One day, I recorded my broker threatening me so I could use it as evidence to seek help. I had confronted my broker again over the salary I was owed and he had engaged the same tricks to coerce my cooperation. While he shouted, I held the “Record” button, saving the sound of his evil voice as legal evidence.
I brought my evidence to the Hope Workers’ Center one day in late 2015, seeking help out of my horrible situation. The week before, I had begged my broker to allow me to go to church. My broker had known government offices would be closed on Sunday and there would thus be no chance for me to complain to them, so he had let me go. At church, I had met two Filipinos who told me of the help they had received from TIWA, an organization in Taipei that helps abused migrant workers. I told my story, though saving the two women from many of the details about my broker, and they recommended I seek assistance.
The following week, I again petitioned my broker to grant me an afternoon of freedom so I could attend the church service. But instead of going to church, I took the train to Zhongli, to seek help the Hope Workers’ Center. When I arrived, two caseworkers, Ma’am Lydia and Father Peter met with me and were appalled by what I told them. I showed them the evidence I had collected, and they promised to help me.
Ma’am Lydia petitioned to Taiwan’s Bureau of Labor and I was declared a Victim of Human Trafficking. She continued pushing on my behalf requesting I be granted a work permit, and I have been transferred to an electronics factory, where I am treated well and paid a fair salary. A legal case is ongoing to prosecute my broker, but I have not returned to work for him since.
I now see the low points of my life—my failed audition to Starquest and my abuse at the hands of my broker—as having shaped me formatively.
During the days in Taoyuan when I was a prisoner, I felt I might never emerge safely to see my family again. Hungry and alone, it seemed I had been forgotten, my hateful broker the only person to confirm my existence. But despite my destitute beginning as a worker in Taiwan, I have been blessed with a transformation, thanks to the efforts of Ma’am Lydia, Father Peter, and the Hope Workers’ Center. I am now very happy in my place of work and I am safe where I live, free to move about as I please.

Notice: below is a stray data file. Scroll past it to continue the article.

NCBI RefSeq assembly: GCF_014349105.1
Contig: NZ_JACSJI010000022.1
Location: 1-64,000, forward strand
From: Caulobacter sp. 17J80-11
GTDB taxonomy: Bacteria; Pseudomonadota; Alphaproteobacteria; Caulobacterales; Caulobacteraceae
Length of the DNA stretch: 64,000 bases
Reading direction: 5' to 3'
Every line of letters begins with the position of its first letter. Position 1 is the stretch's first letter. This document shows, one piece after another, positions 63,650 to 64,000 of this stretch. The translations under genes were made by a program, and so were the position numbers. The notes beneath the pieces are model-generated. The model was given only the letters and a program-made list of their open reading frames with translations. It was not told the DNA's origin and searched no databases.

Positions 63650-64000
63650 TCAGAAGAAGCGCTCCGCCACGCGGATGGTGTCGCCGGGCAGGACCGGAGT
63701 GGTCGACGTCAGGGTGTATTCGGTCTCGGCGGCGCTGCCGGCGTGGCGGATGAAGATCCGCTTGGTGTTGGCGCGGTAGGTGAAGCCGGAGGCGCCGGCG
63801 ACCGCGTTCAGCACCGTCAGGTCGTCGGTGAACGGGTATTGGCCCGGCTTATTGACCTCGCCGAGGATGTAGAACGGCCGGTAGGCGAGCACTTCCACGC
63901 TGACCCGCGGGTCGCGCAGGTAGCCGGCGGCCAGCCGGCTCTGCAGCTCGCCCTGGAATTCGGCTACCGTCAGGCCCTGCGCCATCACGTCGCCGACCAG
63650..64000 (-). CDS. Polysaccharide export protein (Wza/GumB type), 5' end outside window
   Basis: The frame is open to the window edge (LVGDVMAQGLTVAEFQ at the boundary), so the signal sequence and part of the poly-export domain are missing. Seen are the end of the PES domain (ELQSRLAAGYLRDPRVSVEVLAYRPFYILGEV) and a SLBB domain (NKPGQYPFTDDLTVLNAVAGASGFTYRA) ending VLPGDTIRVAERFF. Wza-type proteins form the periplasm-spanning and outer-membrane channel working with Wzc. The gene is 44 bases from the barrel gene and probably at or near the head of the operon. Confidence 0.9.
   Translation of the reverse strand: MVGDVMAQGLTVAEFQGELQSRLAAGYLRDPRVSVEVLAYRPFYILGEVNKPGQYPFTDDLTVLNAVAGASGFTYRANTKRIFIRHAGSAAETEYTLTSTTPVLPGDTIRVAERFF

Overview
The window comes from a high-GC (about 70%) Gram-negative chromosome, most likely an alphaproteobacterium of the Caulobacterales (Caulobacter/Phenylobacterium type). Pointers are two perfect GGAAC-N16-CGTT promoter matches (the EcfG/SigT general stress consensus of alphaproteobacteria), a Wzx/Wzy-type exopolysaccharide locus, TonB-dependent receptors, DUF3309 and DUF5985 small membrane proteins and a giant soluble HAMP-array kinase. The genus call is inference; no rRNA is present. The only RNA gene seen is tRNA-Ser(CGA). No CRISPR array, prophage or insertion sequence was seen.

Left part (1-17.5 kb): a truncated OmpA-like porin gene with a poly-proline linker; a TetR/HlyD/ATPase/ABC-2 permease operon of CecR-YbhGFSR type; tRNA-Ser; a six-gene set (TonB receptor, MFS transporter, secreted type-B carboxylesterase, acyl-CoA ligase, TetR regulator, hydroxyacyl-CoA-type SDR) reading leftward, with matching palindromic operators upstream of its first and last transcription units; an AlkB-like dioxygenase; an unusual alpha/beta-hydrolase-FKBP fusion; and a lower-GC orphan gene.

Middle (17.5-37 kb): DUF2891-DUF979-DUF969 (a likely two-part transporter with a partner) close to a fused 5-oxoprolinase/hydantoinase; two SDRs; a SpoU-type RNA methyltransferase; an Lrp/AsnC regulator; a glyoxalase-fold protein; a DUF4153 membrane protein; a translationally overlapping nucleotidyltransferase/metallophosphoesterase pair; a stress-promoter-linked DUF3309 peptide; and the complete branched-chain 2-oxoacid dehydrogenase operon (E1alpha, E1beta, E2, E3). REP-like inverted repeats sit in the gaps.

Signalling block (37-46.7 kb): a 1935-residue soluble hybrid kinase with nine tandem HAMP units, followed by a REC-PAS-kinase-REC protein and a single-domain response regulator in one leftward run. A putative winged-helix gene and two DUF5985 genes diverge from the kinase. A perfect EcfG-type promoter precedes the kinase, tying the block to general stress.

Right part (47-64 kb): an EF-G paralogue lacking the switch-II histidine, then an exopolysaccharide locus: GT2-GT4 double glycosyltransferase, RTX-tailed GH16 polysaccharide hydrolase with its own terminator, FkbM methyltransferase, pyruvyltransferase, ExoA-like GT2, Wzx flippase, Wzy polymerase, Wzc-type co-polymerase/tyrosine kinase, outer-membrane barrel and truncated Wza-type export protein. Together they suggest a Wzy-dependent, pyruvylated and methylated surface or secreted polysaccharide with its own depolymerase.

Now that I can purchase a monthly SIM card for my cell phone, I can keep in touch with my family and their distance from Taiwan doesn’t feel so great. Though they never ask, I always try to send a portion of the salary I earn monthly home to them. It’s not that I would feel guilty if I didn’t send my mom money; it’s just that I want to support them and show my love.
And when the judges credited my personality for my failing in Starquest, I felt personally attacked, as if my identity as a lesbian might hold me back forever, making me an outcast and unlovable. It hurt me for a long time, with the rejection growing to seem less about my voice and more about my whole being. But I have managed to overcome those feelings to form a healthy relationship of five years. My girlfriend is very supportive to me. She lives still in the Philippines and the distance is challenging, though I hope one day to return to her.
When I was young and still challenging my gender identity, I would sometimes go carefree, uncaring for longstanding relationships, or love; but that has changed since I arrived in Taiwan. I think I have gained a sense of maturity through my life’s challenges that makes me think more about the future.
No longer do I smoke or drink as I used to, because I think about my health for the future. No longer am I wild, mindlessly following my heart and spending my money as it tells me, because I want to be purposeful, saving money for retirement. I want one day to grow old with my girlfriend, to give her a good life.
I want to sing to her.
This reflection by F.G. has been published by the Hope Workers’ Center as an entry to “The Migrant Worker’s Face” documenting project. The Hope Workers’ Center continues to seek stories like F.G.’s with which we can add detail to migrants’ intricate face. There are two ways that you can help us. If you are a migrant worker and would be willing to share your story, we want to hear from you directly! You can read instructions about how to participate here. If you are not a migrant worker, then we ask you to continue supporting our project: read our stories weekly and invite others to do the same.
The Hope Workers’ Center is dedicated to supporting migrant workers in our community. Through this project, we hope to appreciate the beauty of each person’s life while fostering recognition among a wider audience of the struggles that migrants regularly encounter in their work. Thank you for your support!